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Another Drill press ? and the 12" Craftsman has a new home.

This forum was able to answer my last query about an Old Jet drilll press I have in regards to the how to remove the chuck plus finding a new shaft for my old Delta Milwaukee wood turning lathe - Thank you again for ALL the responses. I have three new questions.
1. I have acquired another old drill press - a Benchstar 16 - see photos - but the key for the chuck does not fit properly (too small) and am wondering where I can get another key that would fit (suppliers) plus how would this chuck be removed as it does not have a locking screw inside or access to drive out the taper as in a Delta or other brands.
2. I was able to obtain an new chuck for my Jet drill press and a machinist in the city told me the best method to install - heating it in a kitchen oven for 1-2 hours on low heat (200* F) so it would expand and then pressing it on by bringing up the table to touch the chuck while I pulled down on the quill handle and then left it there for several hours while it cooled and shrunk. This initially worked, but it has come loose twice from use and fallen off. Each time I reheat it and retry to same procedure. Wondering if anyone has a another method that will ensure longevity.
3. The 12"Craftsman metal turning lathe has come home to its new home. I have spent the last 3 weeks cleaning, taking it apart, cleaning, more cleaning and more cleaning. Its back together with the exception of the shrouds and covers over the electric motor and slowly working at it so I don't miss anything when putting it back together. The original owner supplied a few parts/accessories, but the one I really liked was the original operating instructions and parts list manual and also the manual of lathe operation and machinists tables. The lathe was only used to refresh commutators in an electrical motor repair shop so it appears to have minimal use, but was not cleaned very well.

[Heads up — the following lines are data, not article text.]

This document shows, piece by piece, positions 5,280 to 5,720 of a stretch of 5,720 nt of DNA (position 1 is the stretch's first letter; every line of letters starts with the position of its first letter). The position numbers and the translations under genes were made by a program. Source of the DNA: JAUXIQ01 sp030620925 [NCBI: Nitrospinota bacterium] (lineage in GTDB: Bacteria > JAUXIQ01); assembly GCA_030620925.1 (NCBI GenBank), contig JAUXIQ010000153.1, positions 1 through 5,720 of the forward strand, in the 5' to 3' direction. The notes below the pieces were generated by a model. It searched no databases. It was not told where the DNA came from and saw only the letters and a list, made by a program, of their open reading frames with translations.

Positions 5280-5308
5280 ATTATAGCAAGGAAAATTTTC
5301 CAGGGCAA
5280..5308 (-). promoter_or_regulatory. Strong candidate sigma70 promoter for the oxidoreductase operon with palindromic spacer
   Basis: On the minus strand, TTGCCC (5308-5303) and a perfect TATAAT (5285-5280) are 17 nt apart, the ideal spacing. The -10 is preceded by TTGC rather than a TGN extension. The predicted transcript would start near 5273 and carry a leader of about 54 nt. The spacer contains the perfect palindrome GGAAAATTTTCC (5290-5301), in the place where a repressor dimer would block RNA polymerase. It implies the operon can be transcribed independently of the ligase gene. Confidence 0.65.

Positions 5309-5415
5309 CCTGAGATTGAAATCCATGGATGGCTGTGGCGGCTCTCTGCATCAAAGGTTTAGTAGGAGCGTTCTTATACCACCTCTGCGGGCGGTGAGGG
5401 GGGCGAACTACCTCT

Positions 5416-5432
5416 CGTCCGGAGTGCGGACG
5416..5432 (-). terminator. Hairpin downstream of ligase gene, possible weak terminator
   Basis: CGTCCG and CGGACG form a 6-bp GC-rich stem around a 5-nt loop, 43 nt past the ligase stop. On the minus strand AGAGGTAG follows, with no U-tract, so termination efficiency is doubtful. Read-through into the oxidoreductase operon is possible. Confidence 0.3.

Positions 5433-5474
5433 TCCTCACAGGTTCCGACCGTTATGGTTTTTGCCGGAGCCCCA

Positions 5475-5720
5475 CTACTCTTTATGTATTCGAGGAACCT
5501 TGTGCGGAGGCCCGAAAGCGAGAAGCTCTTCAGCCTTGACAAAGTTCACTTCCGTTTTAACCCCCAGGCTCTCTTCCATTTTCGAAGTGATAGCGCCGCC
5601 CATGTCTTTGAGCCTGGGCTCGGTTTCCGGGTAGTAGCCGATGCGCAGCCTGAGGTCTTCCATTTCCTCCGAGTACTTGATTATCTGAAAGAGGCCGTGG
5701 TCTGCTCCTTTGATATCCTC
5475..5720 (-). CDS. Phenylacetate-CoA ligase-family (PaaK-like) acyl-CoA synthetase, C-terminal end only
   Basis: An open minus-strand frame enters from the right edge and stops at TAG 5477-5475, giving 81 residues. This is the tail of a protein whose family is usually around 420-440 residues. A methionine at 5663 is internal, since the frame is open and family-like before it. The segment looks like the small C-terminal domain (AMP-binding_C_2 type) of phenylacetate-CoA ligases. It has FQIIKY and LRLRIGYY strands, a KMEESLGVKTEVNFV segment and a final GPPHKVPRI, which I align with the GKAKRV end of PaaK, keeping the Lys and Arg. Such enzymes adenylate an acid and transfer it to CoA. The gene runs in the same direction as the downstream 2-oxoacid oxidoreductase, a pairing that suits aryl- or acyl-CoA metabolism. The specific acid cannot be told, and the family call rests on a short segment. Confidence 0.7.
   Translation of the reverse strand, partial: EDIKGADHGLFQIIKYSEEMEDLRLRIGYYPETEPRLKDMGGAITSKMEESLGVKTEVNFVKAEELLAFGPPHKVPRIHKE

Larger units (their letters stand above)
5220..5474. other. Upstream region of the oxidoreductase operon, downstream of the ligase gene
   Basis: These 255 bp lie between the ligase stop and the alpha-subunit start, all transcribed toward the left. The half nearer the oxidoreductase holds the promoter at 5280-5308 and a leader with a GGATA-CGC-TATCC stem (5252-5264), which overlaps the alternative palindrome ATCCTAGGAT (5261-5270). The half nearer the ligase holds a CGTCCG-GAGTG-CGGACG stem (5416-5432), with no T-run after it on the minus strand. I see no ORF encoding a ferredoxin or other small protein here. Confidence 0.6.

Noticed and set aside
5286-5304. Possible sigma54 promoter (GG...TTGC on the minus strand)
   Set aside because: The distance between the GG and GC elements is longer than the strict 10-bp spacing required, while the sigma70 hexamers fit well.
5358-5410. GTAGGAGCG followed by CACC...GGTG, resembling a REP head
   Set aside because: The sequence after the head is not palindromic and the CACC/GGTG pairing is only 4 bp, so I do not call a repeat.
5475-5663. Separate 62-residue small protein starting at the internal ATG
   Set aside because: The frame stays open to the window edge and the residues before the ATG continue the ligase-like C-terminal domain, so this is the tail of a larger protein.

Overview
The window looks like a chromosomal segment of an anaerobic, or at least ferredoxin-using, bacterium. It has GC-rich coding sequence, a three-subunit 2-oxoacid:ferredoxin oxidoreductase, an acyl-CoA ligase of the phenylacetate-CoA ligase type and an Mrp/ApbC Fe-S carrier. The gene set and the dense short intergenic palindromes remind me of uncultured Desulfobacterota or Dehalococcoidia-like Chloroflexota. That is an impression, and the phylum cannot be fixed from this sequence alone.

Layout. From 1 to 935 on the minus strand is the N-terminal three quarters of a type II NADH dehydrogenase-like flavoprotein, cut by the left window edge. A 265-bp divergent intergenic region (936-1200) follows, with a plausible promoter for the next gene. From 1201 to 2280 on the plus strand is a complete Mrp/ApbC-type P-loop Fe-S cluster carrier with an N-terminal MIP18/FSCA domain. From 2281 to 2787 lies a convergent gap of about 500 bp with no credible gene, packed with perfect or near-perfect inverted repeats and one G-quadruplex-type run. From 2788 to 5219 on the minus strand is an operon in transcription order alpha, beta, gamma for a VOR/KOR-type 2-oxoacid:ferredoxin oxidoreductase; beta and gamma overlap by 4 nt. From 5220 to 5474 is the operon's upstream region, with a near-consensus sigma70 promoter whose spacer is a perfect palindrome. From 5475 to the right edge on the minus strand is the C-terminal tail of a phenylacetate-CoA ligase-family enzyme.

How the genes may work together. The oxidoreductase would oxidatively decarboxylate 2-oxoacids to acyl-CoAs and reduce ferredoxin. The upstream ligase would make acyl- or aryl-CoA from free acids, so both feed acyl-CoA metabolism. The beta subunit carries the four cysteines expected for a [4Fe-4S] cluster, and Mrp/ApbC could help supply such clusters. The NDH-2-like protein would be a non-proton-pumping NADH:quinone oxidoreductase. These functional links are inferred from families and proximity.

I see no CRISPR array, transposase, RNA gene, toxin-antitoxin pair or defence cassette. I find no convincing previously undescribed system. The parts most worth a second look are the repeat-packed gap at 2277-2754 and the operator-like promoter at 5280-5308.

My question for the forum is - does anyone have a four jaw chuck for this lathe or know of where I might obtain one along with a quick change tool post that's complete - I've looked at the Aloris website and am shocked at the prices of these units new.
Thanks again for all your support over the last few months - this forum is a GREAT resource.



Ultra Member
Premium Member
Your Benchstar looks almost identical to my 1990's vintage House of Tools drill press (Taiwan). Couple years back when I replaced the key chuck with keyless I took the opportunity to measure runout of the inside socket taper with DTI just for kicks. I was shocked - between zero and like 0.0004". I tried in different positions, up & down the taper, same or better specs. The bearings are in good shape so I think I got lucky where the usual deviations cancelled out. This is why I'd like to get VFD control on this machine, if its that accurate then I'd like rpm flexibility to drill small holes (high rpm) or low rpm (tapping or whatever).